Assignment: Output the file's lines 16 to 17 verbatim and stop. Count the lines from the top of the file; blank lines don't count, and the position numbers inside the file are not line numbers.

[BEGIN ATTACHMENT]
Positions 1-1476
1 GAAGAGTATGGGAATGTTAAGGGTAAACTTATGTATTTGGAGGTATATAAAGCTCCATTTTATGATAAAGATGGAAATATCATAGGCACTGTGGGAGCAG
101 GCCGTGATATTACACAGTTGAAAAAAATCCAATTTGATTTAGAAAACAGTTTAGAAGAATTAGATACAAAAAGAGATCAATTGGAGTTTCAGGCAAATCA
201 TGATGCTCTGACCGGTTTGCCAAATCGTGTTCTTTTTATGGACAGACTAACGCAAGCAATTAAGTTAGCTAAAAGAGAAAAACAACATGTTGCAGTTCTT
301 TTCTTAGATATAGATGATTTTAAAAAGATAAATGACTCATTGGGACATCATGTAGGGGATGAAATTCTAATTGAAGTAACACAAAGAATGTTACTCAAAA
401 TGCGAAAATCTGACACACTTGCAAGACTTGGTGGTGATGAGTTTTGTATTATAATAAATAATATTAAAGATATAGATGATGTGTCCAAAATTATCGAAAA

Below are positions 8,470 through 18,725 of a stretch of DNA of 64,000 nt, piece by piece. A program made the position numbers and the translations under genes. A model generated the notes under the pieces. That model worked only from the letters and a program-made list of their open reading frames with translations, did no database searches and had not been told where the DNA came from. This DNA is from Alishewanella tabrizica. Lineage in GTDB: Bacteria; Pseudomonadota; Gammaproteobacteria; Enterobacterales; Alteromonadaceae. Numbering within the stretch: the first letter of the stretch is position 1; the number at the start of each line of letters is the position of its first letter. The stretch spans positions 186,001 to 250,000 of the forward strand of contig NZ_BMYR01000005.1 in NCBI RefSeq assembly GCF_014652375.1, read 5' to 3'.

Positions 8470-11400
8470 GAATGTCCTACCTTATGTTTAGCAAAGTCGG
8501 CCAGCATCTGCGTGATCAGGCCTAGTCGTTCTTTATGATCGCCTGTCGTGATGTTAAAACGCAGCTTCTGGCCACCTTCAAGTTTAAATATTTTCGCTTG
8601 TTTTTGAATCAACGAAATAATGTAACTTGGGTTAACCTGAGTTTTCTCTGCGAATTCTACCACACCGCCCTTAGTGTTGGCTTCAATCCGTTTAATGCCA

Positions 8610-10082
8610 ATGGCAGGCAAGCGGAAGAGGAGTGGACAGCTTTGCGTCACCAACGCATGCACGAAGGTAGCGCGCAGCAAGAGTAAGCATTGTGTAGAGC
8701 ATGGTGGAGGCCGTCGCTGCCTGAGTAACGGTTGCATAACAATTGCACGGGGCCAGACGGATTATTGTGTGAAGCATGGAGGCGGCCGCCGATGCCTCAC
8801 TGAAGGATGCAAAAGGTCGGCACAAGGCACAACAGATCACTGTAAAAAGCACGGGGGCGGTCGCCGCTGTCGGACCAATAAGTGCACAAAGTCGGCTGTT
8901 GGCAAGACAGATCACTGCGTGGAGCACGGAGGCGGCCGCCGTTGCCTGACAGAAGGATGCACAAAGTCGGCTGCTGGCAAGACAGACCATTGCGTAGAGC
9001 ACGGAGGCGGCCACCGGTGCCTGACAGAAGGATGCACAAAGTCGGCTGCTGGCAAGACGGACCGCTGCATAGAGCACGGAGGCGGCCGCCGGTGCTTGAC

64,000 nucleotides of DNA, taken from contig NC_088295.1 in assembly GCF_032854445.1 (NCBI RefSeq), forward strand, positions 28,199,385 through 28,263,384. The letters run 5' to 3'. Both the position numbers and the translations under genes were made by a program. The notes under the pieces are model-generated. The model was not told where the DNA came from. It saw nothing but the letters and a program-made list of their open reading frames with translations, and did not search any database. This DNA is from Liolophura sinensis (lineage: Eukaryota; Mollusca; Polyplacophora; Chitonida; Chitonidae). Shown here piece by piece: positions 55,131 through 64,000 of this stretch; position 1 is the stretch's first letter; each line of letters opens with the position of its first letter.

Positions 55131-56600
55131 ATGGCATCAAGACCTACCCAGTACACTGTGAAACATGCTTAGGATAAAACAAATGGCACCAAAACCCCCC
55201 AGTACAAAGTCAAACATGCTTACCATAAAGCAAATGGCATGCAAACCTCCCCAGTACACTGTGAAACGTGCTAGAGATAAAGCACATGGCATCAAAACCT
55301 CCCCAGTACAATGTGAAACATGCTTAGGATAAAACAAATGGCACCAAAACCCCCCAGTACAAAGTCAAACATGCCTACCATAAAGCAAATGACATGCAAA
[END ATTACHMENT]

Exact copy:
8901 GGCAAGACAGATCACTGCGTGGAGCACGGAGGCGGCCGCCGTTGCCTGACAGAAGGATGCACAAAGTCGGCTGCTGGCAAGACAGACCATTGCGTAGAGC
9001 ACGGAGGCGGCCACCGGTGCCTGACAGAAGGATGCACAAAGTCGGCTGCTGGCAAGACGGACCGCTGCATAGAGCACGGAGGCGGCCGCCGGTGCTTGAC